Columbia University scientists have created a robot that can learn without prior programming through in-depth learning: development is the first step towards self-confidence in the machine.
The device consists of a combined hand arm and a "hand" as the hands of many of the factories, giving scientists from the University of New York the chance to "imagine yourself" using a self-simulation process.
Professor Hood Lipson, Director of the Creative Machine Lab, said: “If we want robots to become independent, quickly adapt to scenarios that their creators have not anticipated, then it is important that they learn to simulate themselves. Although our robot's ability to conceive itself is still unprocessed compared to humans, we believe that this ability is on the road to the self-confidence of the machine. ”
Initially, the robot experienced 24-hour behavior as a "blasphemous infant" that accidentally moved to try different tasks. Approximately a day of intense deep learning, the robot created an internal view of its structure and capabilities, and the machine was able to capture objects from specific locations and drop them with 100% accuracy.
Even if he fully relies on his own internal model – the "imagination" of the machine, the robot was able to complete a task related to space and location with a success rate of 44%.
The robot, who can imagine his body, has been created by scientists in the first step towards the self-confidence of the machine.
Doctoral student Robert Kwiatkowski, a member of the team, said: "It's just like trying to take a glass of water with closed eyes, which is a complicated process even for people."
Other tasks included writing the text on board using a marker.
However, in order to check if the robot can detect itself, scientists have replaced a part of the body with a deformed version. As a result, the machine was able to recognize the changes and work around it, with little loss of performance.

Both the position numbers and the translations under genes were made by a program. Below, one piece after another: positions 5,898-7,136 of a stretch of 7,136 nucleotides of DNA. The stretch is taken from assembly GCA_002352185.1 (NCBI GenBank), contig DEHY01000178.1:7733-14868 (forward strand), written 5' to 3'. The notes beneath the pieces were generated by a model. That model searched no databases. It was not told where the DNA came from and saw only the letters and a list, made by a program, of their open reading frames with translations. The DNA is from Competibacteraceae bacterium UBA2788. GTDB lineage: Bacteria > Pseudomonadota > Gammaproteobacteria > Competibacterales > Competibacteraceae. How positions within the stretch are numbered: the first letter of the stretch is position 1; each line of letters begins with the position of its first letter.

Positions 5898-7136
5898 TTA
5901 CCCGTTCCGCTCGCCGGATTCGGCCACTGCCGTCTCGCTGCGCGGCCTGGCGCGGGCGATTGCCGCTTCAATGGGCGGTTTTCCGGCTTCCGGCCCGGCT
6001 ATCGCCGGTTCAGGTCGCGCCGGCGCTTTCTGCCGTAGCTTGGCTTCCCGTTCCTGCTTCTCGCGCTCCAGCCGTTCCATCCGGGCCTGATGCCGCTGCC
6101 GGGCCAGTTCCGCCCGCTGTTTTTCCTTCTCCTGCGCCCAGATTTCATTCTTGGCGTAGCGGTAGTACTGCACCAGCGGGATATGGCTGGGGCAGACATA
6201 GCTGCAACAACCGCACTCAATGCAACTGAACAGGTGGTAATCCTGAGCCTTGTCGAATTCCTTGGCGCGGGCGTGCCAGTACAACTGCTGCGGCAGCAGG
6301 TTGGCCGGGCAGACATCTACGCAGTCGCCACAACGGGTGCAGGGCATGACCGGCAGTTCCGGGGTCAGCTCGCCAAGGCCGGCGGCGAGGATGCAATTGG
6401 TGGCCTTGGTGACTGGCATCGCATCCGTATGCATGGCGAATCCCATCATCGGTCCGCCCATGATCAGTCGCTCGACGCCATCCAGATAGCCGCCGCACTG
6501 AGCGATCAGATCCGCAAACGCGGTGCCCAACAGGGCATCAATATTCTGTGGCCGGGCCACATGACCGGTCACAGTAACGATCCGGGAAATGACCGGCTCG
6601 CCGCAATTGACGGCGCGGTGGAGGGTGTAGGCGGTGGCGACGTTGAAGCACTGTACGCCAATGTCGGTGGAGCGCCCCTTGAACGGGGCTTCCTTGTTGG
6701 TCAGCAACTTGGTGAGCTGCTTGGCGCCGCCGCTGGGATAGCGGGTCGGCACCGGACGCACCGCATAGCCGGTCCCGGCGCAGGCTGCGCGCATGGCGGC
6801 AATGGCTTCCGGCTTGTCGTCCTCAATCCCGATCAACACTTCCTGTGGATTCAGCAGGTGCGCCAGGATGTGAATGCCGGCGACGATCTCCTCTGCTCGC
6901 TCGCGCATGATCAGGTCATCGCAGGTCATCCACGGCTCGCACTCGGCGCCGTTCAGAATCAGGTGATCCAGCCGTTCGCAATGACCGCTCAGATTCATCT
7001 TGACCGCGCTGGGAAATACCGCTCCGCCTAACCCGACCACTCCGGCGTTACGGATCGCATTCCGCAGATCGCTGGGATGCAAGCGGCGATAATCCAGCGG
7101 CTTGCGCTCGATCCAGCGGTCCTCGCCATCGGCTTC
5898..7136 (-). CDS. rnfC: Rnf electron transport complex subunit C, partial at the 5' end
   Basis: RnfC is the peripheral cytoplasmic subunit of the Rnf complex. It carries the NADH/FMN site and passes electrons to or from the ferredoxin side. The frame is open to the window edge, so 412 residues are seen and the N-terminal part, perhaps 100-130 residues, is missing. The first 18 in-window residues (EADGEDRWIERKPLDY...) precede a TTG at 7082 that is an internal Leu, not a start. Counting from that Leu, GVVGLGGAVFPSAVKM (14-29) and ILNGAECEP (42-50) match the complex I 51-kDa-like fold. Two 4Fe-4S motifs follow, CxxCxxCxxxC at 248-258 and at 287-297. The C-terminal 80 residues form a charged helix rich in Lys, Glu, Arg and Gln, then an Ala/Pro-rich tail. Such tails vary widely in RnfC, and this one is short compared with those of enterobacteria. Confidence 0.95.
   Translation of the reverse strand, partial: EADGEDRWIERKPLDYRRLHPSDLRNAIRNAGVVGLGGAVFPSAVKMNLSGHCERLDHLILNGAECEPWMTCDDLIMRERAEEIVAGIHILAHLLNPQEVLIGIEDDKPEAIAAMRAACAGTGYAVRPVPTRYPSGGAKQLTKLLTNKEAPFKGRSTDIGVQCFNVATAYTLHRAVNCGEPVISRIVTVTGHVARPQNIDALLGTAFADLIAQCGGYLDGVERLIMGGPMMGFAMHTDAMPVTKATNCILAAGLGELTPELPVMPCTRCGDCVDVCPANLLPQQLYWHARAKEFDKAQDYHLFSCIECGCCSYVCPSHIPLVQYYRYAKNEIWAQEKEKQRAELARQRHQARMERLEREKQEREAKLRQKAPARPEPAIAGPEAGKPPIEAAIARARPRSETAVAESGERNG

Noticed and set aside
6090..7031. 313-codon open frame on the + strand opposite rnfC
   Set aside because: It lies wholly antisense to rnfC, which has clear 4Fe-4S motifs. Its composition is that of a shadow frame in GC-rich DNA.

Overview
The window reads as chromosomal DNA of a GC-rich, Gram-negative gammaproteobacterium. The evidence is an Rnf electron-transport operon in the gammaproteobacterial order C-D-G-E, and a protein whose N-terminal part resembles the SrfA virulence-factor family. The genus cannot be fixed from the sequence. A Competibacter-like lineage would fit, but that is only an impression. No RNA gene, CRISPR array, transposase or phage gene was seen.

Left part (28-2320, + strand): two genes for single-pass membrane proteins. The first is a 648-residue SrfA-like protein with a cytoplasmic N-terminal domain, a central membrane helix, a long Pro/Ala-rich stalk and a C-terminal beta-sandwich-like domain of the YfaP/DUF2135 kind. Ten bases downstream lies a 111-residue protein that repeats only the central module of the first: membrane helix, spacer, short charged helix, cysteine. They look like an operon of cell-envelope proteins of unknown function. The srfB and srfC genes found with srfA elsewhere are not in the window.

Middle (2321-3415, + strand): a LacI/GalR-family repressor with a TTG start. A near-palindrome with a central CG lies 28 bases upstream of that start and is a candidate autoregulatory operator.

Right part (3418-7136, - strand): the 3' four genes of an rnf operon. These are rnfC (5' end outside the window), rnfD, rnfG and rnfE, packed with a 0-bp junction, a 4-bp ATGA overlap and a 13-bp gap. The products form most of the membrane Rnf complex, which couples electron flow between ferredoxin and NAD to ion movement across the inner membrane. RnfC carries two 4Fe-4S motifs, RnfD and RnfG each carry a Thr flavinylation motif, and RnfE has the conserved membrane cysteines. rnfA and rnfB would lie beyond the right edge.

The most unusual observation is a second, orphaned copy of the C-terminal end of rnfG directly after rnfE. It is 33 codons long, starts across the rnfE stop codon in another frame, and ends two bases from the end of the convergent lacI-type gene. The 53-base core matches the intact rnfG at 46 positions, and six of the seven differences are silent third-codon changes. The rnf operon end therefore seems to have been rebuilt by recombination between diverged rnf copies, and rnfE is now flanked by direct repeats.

According to Professor Lipson, self-confident robots can light a new light on the old secret of consciousness: "Philosophers, psychologists and cognitive scientists have been thinking about the essence of self-awareness for thousands of years, but have made relatively little progress. We still cover the misunderstanding with subjective concepts, such as "the canvas of reality", but robots force us to turn these obscure concepts into specific algorithms and mechanisms.
Self-confident robots and computers that use amok or threatening people are rich material for sci-fi novels and movies, and scientists say they are aware of the potential threats associated with providing robots for self-confidence.
Writing in a magazine Science Robotsresearchers warn: "Self-confidence will create more flexible and adaptive systems, but also means some loss of control. It is a powerful technology, but it must be handled with care. ”
Last October, the Pepper humanoid robot, created by SoftBank Robotics, was the first robot to arrive at a UK parliament meeting before discussing the future of artificial intelligence in the classroom with the Education Selection Committee.